“Glass is alchemy. It uniquely combines the plasticity of sculpture with the innovations of the lab to capture that most spiritual essence, light. It can be solid as a rock or evanescent as music, often at the same time. The Corning experience—one that combines cutting-edge exhibits, international Artists-in-Residence, and world-class research facilities—is such a catalyst of human creativity and opportunity. I am eager to learn all things “glassy” (a term I just acquired recently) from the incredible team here at Corning.”

In October, Julie Bellemare joined as curator of early modern glass, a role that cares for a broad swathe of glass history (c.1250-1825) in a global context. With a PhD in Decorative Arts, Design History, and Material Culture from Bard Graduate Center; a Master’s in History of Art and Visual Culture from University of Oxford, UK; and a BA in Art History and East Asian Studies from McGill University in Montreal, Julie is well suited to the demands. She recently served as the Jane and Morgan Whitney Postdoctoral Fellow, Asian Art, at the Metropolitan Museum of Art in New York, specializing in Chinese glass and enamels. Prior to her fellowship at the Met, Julie worked at the National Museum of Asian Art, Smithsonian Institution, and the Brooklyn Museum. Julie is fluent in both French and Mandarin.

Julie, how would you describe your area of the collection, and what is your approach to exploring and developing it?

“The Museum’s collection of early modern glass is both expansive in geographical breadth and exceptional in terms of the quality of its objects, representing several high points of technical and artistic achievement in glassmaking. As curator of early modern glass, I am committed to interpreting this collection in a way that celebrates its historical significance, while also telling stories that are less often told. My background in Chinese glass and enamels beckons me to explore the global connections of glass, and I am keen to engage with non-Western objects to highlight the unique ways in which glass was produced, used, or repurposed across cultures. I am excited to be part of the Curatorial team and look forward to bringing even more inclusive and diverse perspectives on the Museum’s exceptional collections.”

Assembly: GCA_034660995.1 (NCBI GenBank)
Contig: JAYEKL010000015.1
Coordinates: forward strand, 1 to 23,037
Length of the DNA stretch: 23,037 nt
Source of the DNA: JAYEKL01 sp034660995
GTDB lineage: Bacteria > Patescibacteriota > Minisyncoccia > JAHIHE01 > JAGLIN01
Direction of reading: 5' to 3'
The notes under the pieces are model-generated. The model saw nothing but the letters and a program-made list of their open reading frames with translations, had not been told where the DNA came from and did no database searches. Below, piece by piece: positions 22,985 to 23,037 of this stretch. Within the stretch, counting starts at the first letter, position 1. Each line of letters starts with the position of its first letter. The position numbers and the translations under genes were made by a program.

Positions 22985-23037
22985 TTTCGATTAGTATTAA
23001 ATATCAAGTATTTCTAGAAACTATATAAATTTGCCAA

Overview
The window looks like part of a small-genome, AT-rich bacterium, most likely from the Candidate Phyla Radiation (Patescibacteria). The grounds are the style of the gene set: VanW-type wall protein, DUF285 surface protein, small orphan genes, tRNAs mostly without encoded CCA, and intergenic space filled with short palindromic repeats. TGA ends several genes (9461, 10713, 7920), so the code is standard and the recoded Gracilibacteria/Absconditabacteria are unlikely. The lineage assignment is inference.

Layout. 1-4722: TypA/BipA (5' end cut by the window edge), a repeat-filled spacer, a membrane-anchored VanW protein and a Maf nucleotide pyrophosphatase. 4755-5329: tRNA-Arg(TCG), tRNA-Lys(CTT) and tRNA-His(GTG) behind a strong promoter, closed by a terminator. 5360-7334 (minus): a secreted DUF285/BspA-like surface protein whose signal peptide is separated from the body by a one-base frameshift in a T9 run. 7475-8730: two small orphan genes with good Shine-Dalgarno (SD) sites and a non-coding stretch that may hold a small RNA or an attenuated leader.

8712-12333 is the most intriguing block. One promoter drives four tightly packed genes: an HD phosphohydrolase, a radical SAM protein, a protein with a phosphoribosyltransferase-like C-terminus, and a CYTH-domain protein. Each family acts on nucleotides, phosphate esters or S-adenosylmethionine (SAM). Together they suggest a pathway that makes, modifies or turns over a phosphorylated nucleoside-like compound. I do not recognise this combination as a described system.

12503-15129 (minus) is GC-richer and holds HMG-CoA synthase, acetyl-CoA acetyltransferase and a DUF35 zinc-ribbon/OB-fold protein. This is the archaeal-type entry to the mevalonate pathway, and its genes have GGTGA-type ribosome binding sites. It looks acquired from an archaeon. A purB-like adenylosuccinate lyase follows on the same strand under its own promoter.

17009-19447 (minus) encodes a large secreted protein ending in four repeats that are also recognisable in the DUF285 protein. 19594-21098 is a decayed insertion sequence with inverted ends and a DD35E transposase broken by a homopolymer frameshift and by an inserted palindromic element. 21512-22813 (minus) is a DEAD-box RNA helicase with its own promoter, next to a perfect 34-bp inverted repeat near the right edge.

Starting alongside Julie, Amy Hughes undertook the position of assistant curator. Amy brings nine years of curatorial and research experiences, most recently as Research Assistant at The Sudek Project, Institute of Art History, Czech Academy of Sciences in Prague. A recipient of the 2019 Rakow Grant for Glass Research here at the Museum, Amy studied the cast-glass sculptures of Stanislav Libenský and Jaroslava Brychtová to inform her doctoral dissertation investigating intersections between political dissent, trauma, and modernism in Communist Czechoslovakia.

Amy, you have a keen interest in Czech glass, but what else will you enjoy diving into here at CMoG?

“While 19th- and 20th-century Central Europe glass, and the Czech lands in particular are interesting to me, glass from all periods fascinates me. I’m looking forward to the opportunity to work with the wide breadth and scope of the Collection! Archives, both as physical entities and as theoretical subjects, also greatly interest me and I’m excited to explore the richness of the Rakow Research Library’s collection and archives. I also have a keen interest in learning more about the various processes of glassmaking and can’t wait to spend time in The Studio watching glassmaking and making glass myself!”

Through the Cone, Stanislav Libenský and Jaroslava Brychtová, Železný Brod, Czech Republic, 1995–1997. Mold-melted glass, cut, ground, polished. H: 91.4 cm, W: 124.5 cm, D: 25.4 cm. (2014.3.2, Purchased with funds from James B. Flaws and Marcia Weber.)
Through the Cone by Stanislav Libenský and Jaroslava Brychtová, (2014.3.2, purchased with funds from James B. Flaws and Marcia Weber) is on view in the Contemporary Art + Design Galleries.

We hope you’ll join us in welcoming all of our new curators and will have an opportunity to learn more about them and from them during your visits to The Corning Museum of Glass.